Just don't buy stuff you don't need. 100% savings every time.
When will fediverse allow more than one upvote!? Until then, I can only give you this one
Multiple accounts across multiple federations?
I agree with you, but the word "need" means different things to different people...
I need a m1 flamerthrower, a davey crocket, and a one way ticket to saudi Arabia. Doesnt mean ill get any of them.
A lot of the deals on Black Friday are actually cheaper quality products. A TV specially made to be cheaper than the regular model. Less HDMI ports, lower quality parts. And the item/model number is slightly different.
That’s why I love deal communities like Slickdeals, if the deal sucks someone will be calling it out
I also like tools like Honey or CamelCamelCamel, which show you the actual price changes over time, and you can decide when the right time to buy is. Obviously, you never know when something will go on sale in the future, but it at least helps you see how good the current price is compared to the past month or year.
This is very noticeable on Amazon especially. So many “deals” from budget brands or one-off Chinese brands that nobody has never heard of. This is especially noticeable on Prime Day too.
I have worked with buyers at Best Buy that negotiate these “deals”. The manufacturers will create a near identical version of a higher quality product, but the model number will be a sub-model (like -a). When uninformed consumers are bargain shopping for a deal they will see that the “same” model is more expensive elsewhere and think they are getting a deal. This sub-model product will have cheaper components and fewer features and a higher product margin.
Some of these products would have very high failure rates but the companies still keep doing this because it helps to push their extended warranties. Then people buy them even when they buy higher quality products because they remember the failure on the other one.
Long story short, don’t shop on Black Friday for deals in electronics.
I got bit by this earlier in the year. I needed a smaller TV for the bedroom. I narrowed down the line I wanted. Target and Best Buy were the only two local stores to carry it. BB had the 2023 model, Target had a 2022 model with a sub-designation that was $50 cheaper. I went with Target because I didn't care if it was an older model, just needed something good enough. Well, it wasn't good enough, not even close. The color accuracy was so bad that the tint adjustment was useless — it was both too pink and too green no matter what. I dug out my old calibration disk and tried to adjust the color by isolating red/green/blue channels. The best-effort adjustments made it better, but still awful. I even connected it to the network (hardwire only, fuck "smart" appliances) just in case a firmware update helped. It did not, so back it went. Had to wait, multiple times in line and for someone to pull from the back, for like 45 minutes because they "don't do exchanges" so I needed to do a song and dance to get the sale price on a replacement purchase. Got the replacement home, same deal. At that point I suspected it was leftover Black Friday junk.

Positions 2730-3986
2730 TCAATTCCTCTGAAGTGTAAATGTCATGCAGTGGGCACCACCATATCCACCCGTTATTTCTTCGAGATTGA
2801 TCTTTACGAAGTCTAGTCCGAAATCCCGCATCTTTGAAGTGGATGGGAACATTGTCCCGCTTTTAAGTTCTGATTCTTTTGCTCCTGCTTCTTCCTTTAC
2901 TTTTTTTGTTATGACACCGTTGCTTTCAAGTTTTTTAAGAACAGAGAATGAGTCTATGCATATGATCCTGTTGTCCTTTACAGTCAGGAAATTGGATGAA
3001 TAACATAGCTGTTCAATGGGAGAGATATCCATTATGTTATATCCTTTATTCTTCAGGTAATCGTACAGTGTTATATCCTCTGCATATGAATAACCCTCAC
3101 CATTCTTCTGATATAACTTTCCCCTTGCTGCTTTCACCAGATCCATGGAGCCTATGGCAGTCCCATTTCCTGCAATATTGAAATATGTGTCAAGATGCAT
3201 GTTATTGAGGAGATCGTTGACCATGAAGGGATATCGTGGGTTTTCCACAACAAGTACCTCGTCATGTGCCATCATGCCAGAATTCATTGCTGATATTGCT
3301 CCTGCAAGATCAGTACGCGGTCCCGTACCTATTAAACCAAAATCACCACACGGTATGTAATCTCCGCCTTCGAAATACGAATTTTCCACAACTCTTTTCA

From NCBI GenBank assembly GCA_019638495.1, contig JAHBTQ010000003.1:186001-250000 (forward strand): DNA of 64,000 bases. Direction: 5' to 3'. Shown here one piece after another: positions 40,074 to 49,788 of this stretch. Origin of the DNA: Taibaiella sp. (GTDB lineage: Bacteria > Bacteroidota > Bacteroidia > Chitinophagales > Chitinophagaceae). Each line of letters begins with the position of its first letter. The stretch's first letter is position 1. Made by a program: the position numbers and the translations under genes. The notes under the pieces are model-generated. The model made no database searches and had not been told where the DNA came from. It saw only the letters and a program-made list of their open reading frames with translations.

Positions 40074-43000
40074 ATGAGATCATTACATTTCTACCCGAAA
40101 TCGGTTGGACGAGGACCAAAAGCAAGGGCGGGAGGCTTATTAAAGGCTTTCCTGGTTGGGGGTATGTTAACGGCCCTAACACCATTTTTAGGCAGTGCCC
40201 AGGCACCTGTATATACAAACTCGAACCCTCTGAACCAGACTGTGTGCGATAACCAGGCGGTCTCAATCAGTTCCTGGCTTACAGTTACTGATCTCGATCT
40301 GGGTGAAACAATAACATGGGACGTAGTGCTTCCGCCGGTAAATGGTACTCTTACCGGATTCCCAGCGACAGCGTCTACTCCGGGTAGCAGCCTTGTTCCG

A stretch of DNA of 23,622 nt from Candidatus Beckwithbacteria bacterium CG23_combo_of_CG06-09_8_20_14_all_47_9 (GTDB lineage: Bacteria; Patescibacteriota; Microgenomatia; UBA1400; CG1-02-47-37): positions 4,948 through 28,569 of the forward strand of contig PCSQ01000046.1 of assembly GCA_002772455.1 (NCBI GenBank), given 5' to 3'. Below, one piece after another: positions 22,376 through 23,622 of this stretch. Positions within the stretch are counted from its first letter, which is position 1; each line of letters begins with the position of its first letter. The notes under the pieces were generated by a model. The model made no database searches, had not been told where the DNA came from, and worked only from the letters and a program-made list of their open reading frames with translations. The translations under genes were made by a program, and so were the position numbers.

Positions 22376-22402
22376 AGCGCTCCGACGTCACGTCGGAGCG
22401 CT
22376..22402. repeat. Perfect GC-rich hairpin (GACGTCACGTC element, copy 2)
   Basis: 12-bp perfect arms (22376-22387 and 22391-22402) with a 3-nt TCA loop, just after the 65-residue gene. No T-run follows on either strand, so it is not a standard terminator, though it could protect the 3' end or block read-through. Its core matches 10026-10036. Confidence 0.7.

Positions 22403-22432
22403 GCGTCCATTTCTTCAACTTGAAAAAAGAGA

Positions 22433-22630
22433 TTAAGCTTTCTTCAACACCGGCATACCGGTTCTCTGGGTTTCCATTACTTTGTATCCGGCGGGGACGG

Took it back and went to Best Buy. Spent the extra $50. Perfect color out of the box. Lesson(s) learned.
Long story short, don’t shop on Black Friday for deals in electronics.
Note, this does not apply if you use responsible stores like Micro Center.
That's undoubtedly true in general, but there are exceptions. For example:
It's a little hard to tell just looking at specifications without directly comparing in person, but I think the Costco Black Friday-specific version of the Roland FP-10 digital piano actually manages to be better than the normal version (even before you consider that it's cheaper and comes with a bunch of accessories). Specifically, it has 128 voice polyphony instead of the regular 96, and the only other difference I can find is that it advertises "a custom selection of tones curated by Roland and Costco exclusively for the FRP-2-ACR," which I hope doesn't mean they're worse.
What a shocker that Black Friday is all a marketing scam.
Amazon are the worst for it. Instead of reducing the prices of their products, they will often just add the RRP next to the existing price and claim that it's 35% off or whatever, even though they've actually only knocked about £5 off the price it was already.
Amazon also secretly ran an algorithm called project Nessie that just straight up creates inflation.
The employee at Amazon who came up with this idea probably got a big fat bonus. To the detriment of everybody else.
It initially started with tech saavy who are in the know how of prices getting a good deal, but the more casual the practice became, so did the sale value as well, as it switched from techies getting a good deal to corpo creating black friday specific products to trick the layperson that theyre getting a good deal.
Sales are only good if the average person doing the shopping is also in the knowhow for pricing.
I was looking at a robo sweeper on Amazon and noticed it was suddenly a Black Friday special - same price.
And maybe sneakily lower specs. They absolutely do that with televisions.
I found this out like 20 some odd years ago when I had my first job.
Black Friday is when most name brands sell their shittier models, often with less features.
I used to work at Microcenter for awhile. The best time to buy was always back to school. Holiday deals start at the beginning of November and are the exact same as Black Friday minus a few small door buster deals and maybe a special on a few models of pc. During back to school, pretty much everything is heavily discounted.